21 October 2011

Geniuses should be reclusive

‘And there are other things. I couldn’t go to discos to meet girls because my ears are very sensitive to noise and they hurt.’ (Low tolerance of noise, along with several other of Simon’s idiosyncrasies, are symptoms of Asperger’s Syndrome – a mild form of autism – but he has never been diagnosed.) [Daily Mail]

There is a wish to believe – and hence, in effect, a belief – that a high IQ, and the sort of interest in reality that may go with it, are pathological and arise from some sort of personality disorder.

Simon Norton admitted to various characteristics regarded as symptomatic of this. Perhaps that is why journalists are willing to interview him and are not willing to interview me; I would not fit so well the preferred image of the genius with serious deficits in non-intellectual areas.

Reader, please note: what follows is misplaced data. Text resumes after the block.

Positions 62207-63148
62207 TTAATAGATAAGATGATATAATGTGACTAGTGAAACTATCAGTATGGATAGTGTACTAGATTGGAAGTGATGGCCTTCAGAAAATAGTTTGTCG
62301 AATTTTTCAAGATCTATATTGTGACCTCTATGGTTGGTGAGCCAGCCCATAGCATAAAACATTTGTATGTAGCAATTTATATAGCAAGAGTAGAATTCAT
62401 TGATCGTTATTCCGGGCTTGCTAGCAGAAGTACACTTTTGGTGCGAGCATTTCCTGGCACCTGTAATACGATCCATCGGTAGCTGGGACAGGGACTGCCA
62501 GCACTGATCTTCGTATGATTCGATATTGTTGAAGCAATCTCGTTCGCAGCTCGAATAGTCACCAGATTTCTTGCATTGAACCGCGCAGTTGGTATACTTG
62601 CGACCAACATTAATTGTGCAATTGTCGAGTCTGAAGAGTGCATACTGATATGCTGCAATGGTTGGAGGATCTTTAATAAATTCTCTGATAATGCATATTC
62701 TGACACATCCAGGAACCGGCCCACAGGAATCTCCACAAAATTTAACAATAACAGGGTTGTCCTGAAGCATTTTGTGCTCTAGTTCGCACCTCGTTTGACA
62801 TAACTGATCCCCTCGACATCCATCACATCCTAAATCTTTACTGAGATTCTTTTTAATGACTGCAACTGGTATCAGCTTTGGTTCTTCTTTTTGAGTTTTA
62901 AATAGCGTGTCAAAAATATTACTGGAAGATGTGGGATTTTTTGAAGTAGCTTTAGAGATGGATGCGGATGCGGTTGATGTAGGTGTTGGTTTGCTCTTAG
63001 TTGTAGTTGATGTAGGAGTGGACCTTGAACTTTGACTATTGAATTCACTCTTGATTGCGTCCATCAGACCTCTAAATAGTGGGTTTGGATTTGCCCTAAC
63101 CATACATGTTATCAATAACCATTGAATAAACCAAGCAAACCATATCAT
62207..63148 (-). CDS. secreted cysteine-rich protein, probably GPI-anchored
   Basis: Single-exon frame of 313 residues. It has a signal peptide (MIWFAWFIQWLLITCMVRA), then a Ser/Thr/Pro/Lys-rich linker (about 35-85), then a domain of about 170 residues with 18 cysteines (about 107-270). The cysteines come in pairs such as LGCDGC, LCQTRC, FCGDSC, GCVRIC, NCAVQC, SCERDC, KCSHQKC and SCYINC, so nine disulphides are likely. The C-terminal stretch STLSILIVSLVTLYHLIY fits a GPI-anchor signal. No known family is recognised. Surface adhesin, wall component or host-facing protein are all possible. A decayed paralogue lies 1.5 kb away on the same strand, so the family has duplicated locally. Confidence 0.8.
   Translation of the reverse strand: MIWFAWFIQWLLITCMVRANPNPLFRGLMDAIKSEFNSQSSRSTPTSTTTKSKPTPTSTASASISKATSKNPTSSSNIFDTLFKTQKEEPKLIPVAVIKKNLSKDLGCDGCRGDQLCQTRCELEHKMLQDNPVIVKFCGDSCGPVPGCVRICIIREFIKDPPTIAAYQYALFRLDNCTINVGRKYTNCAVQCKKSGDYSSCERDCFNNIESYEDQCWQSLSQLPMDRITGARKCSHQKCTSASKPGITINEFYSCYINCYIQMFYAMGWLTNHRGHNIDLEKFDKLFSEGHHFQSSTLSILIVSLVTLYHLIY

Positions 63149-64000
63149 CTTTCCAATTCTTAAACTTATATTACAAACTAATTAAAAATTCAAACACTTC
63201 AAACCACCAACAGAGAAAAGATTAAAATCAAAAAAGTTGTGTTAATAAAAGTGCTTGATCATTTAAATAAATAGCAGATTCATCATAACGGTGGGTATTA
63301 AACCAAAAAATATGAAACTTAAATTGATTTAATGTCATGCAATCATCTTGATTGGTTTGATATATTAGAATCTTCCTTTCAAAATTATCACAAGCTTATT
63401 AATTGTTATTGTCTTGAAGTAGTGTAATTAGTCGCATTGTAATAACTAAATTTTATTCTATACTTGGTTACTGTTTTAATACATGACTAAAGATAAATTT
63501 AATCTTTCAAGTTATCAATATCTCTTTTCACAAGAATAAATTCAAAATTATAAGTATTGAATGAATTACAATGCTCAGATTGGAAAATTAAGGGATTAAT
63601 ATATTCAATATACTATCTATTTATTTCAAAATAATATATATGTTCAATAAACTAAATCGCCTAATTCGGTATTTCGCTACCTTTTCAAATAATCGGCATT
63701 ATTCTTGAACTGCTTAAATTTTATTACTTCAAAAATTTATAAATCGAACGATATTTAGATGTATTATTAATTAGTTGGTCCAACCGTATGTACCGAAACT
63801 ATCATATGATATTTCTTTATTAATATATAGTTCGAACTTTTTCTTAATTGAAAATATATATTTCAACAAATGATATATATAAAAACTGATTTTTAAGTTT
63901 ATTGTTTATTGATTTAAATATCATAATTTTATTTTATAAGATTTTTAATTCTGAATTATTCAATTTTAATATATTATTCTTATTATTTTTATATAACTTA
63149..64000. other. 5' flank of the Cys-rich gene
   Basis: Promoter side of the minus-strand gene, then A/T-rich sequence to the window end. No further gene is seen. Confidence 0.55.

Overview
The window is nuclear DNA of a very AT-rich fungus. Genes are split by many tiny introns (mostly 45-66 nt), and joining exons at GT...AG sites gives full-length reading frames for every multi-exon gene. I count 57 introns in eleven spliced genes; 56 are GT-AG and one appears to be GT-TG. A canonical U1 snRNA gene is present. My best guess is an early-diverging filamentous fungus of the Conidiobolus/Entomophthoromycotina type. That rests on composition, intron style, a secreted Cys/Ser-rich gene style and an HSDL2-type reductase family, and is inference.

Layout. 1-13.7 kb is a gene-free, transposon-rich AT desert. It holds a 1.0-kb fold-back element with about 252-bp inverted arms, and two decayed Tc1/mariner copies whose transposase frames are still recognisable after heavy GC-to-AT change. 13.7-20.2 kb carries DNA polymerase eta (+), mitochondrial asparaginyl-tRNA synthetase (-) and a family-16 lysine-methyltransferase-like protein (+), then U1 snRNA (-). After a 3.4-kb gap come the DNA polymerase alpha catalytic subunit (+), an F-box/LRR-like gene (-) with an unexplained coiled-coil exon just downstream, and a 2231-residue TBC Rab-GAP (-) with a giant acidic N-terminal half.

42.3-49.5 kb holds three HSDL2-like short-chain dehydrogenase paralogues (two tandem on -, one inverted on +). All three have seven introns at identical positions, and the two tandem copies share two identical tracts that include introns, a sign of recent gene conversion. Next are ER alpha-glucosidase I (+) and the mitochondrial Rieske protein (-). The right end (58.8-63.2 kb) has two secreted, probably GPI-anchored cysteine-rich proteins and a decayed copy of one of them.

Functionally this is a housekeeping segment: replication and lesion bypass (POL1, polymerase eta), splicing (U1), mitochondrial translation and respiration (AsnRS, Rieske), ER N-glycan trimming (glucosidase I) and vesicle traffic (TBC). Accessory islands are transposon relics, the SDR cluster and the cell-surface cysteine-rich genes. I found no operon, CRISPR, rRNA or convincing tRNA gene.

Perhaps the characteristics regarded as symptomatic of Asperger’s syndrome might result from the demoralising effects of a modern education on a person with a high IQ (and hence precocious).

The attempt to get by in life without thinking about basic practical essentials (rather than trying to become rich enough to have a housekeeper and other ancillary staff) is encouraged by Oxford University and, presumably, other universities as well. Academic rejects are not encouraged to attempt to remedy their position in any way, but to ‘follow their interests’ while living in a cheap bedsit.

Perhaps the inattention to hygiene etc. has something to do with the lack of a suitable identity as a socially accepted intellectual.

It has often been assumed that I must be, for example, reclusive. When I was living without an income any side effects of that were interpreted as indicating my identification with the dropout position.

Lady Hardy, wife of Professor Hardy, met two associates of mine in Oxford when all my plans to obtain finance for my independent research institute had been defeated. ‘I saw that Celia the other day,’ said Lady Hardy, with distaste, ‘she was looking very scruffy.’

Did she expect me to buy a new raincoat at the expense of such savings as I could make? In fact my raincoat then was of very good quality, a Burberry, and although showing the effects of age, perfectly functional for its intended purposes.